Economic Game Plan
Every Filipino will certainly be awaiting what President Ferdinand Marcos Jr. will say on July 25 when he delivers his first State of the Nation Address (SONA). The entire nation and the rest of the world will watch and hear that speech in which President Marcos, among other things, will unveil his six-year economic program.
I don’t want to pre-empt his SONA but judging from his recent pronouncements aired over radio and television stations and published in newspapers, Mr. Marcos will tackle ways to significantly reduce poverty in the Philippines during his six-year term and empower the countryside through a stronger and dynamic agricultural base.
Former President Rodrigo Duterte and his administration were on their way to lowering the poverty level to 14 percent by this year from 23.5 percent in 2015 until Covid-19 struck. Much of the state resources in the past three years were diverted to efforts to contain the pandemic, resulting in the rise in poverty incidence to 23.7 percent in 2021.
Reducing the poverty level is the cornerstone of any economic program. All efforts to develop the economy are pointless if they do not translate into unshackling the chains of many Filipinos from the poverty curse. I am glad the administration of President Marcos is very much aware of this problem—it aims to bring the poverty rate to 9 percent of the population by the end of his term. The success in lowering the poverty level means more jobs are being generated and with the added income, more poor Filipinos can send their children to school and alter their fate.
Several economic indicators point to an increasing or decreasing poverty rate. The unemployment rate, for one, is a good indicator.
The jobless rate, per the latest data from the Philippine Statistics Authority, dropped to 6 percent in May from 7.7 percent in the same month last year. From the same labor figures, we can see that 94 for every 100 Filipinos in the labor force were employed in May, or up from 92.3 percent year-on-year. The PSA job data simply mean that 1.4 million more Filipinos were added to the labor force from 44.72 million in May last year to 46.08 million.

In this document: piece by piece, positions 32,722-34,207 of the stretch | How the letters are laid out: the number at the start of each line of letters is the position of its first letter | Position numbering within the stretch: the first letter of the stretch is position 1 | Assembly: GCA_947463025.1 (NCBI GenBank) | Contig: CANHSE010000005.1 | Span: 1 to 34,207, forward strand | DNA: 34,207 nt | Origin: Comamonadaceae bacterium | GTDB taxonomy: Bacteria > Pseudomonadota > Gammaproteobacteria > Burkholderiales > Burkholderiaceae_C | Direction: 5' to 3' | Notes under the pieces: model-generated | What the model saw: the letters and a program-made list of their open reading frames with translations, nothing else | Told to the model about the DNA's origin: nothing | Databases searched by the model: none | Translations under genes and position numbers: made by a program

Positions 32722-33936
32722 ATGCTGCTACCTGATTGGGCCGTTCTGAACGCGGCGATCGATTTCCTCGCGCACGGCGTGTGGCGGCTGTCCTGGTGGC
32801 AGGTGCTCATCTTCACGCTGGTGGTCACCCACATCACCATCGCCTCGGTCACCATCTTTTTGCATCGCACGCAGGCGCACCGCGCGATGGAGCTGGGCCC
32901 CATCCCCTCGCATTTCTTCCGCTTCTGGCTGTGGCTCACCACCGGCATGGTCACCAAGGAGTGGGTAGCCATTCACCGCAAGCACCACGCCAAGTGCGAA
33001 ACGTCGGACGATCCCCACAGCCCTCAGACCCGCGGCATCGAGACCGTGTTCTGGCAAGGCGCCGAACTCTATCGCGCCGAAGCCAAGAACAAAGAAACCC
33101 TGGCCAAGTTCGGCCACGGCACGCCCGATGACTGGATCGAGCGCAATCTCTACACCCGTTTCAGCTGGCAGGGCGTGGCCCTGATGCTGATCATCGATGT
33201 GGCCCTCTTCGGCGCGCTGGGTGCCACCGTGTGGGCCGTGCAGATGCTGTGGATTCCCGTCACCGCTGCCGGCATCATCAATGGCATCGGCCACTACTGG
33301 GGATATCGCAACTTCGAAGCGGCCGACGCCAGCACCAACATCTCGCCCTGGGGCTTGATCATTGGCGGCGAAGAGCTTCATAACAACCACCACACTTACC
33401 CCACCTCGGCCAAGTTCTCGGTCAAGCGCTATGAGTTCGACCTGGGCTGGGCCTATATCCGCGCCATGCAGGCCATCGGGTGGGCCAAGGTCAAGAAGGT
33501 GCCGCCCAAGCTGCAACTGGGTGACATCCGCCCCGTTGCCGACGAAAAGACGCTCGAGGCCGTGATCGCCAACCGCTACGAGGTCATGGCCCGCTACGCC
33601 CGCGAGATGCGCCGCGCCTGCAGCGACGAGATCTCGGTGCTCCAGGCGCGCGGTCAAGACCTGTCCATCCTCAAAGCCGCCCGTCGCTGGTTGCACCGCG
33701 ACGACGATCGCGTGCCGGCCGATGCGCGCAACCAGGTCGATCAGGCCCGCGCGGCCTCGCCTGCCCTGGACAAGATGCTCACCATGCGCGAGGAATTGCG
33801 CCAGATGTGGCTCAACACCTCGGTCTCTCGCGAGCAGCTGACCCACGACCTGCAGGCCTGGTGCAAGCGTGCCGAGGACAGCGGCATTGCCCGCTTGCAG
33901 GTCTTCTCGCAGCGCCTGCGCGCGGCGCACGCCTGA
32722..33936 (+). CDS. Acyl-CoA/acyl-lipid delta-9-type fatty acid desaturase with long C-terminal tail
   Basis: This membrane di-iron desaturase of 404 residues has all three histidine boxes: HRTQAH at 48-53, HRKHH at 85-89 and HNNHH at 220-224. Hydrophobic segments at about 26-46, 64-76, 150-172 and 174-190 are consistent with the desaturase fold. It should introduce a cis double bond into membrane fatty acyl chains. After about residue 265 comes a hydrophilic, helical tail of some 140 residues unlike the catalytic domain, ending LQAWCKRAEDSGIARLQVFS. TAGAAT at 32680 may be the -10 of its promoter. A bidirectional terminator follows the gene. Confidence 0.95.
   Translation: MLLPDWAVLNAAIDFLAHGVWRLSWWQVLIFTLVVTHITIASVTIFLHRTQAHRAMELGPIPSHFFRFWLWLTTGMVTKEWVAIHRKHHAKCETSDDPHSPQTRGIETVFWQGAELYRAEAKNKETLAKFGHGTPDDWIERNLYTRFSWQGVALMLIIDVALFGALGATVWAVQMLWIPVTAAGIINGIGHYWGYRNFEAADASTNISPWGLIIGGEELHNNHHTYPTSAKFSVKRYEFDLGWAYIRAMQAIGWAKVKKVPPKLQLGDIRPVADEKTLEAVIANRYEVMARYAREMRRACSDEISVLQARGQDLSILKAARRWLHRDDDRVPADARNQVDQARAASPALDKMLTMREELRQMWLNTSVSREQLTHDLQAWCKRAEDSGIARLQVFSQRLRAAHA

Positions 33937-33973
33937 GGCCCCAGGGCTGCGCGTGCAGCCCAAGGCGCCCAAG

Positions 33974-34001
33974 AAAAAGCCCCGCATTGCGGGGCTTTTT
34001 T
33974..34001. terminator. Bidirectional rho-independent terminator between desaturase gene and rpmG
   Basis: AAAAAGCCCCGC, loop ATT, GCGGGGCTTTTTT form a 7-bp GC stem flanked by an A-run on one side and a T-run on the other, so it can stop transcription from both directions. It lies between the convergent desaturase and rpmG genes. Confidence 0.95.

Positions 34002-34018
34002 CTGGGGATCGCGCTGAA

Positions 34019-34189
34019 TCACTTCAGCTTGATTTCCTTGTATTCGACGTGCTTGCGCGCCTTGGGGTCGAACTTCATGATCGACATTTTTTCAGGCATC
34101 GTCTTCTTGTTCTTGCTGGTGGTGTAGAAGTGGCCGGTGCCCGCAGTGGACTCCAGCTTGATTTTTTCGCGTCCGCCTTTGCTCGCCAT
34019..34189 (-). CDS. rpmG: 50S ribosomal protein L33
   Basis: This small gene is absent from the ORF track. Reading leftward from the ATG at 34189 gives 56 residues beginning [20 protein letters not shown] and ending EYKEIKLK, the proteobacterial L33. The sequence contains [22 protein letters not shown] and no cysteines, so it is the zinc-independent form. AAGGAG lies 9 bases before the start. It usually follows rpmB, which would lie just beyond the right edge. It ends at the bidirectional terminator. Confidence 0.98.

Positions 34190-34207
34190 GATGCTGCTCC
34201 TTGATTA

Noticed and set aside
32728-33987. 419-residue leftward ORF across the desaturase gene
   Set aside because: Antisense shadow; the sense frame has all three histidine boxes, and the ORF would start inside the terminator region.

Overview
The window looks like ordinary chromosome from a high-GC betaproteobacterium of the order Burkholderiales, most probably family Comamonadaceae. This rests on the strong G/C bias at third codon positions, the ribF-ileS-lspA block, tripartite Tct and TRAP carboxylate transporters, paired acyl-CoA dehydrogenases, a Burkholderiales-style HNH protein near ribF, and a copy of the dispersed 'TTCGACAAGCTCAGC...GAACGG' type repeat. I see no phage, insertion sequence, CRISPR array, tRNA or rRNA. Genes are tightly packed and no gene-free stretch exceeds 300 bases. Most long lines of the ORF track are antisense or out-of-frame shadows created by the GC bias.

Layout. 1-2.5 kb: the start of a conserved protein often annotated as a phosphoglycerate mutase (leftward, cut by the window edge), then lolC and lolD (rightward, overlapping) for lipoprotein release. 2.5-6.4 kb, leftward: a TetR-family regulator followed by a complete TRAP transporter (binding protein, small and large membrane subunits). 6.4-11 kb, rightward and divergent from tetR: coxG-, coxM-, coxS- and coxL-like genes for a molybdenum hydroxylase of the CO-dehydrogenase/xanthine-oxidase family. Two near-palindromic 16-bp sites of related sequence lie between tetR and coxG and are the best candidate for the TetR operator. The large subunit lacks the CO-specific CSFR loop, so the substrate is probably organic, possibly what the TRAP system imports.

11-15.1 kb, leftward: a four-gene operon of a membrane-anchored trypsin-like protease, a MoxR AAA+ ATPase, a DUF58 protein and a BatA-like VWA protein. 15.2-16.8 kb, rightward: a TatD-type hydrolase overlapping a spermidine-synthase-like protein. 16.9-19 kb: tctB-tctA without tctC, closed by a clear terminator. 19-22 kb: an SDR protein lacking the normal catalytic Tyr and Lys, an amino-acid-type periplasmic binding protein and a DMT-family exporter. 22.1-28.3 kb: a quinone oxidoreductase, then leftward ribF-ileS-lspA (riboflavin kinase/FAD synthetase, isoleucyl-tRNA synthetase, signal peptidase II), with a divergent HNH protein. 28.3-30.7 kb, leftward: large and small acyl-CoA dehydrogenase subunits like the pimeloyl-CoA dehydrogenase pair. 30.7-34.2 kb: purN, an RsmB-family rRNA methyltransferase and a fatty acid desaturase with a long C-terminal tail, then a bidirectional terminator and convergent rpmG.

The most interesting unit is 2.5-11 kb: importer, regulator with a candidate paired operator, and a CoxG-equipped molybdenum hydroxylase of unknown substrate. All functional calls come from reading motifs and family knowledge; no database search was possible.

The poverty level is being successfully reduced if more people are employed. The new administration, based on what Finance Secretary Benjamin Diokno will submit to President Marcos, will directly tackle this problem. We can already glean the plan of President Marcos’s economic team from the Medium-Term Fiscal Framework (MTFF).
The plan offers “a holistic approach” that will accelerate economic growth and promote the welfare of Filipinos. It will serve, in the words of Mr. Diokno, as the government’s guidebook in reducing poverty incidence and lowering the country’s debt-to-GDP ratio.
The administration is deadset on declaring a war against poverty. As Mr. Diokno and the economic team put it, the administration is not only concerned with growth per se, but also with reducing poverty to a single digit of nine percent by the end President Marcos’s term.
Raising the gross domestic product, of course, is the main objective. A higher GDP level means an expanded economic base from which the government can collect taxes and revenues to fund infrastructure projects and social services. The interagency Development Budget Coordinating Committee adjusted the 2022 GDP growth projection to a range of 6.5 percent to 7.5 percent from 7 percent to 8 percent earlier, but raised the target to 6.5 percent to 8.0 percent from 2023 to 2028.
I think these growth numbers are much doable. We have seen in the first quarter of the year how the economy expanded by 8.3 percent. It could have grown faster had we fully reopened the economy. The full reopening of the economy, including the full restoration of face-to-face classes, will help achieve the growth targets embodied in the MTFF.
Last but not the least, President Marcos’s concern on the agriculture sector is timely in the face of the Ukraine-Russia war. As I have said in this column before, the conflict and the ensuing disruption in the global supply chain for commodities exposed our vulnerability as a food importer.
Refocusing on agriculture is a strategic move on the part of President Marcos. Majority of Filipinos living in the countryside are poor, and rely on farming and fishing for their livelihood. We cannot establish an inclusive economy if farmers and fishermen are left out of the economic game plan.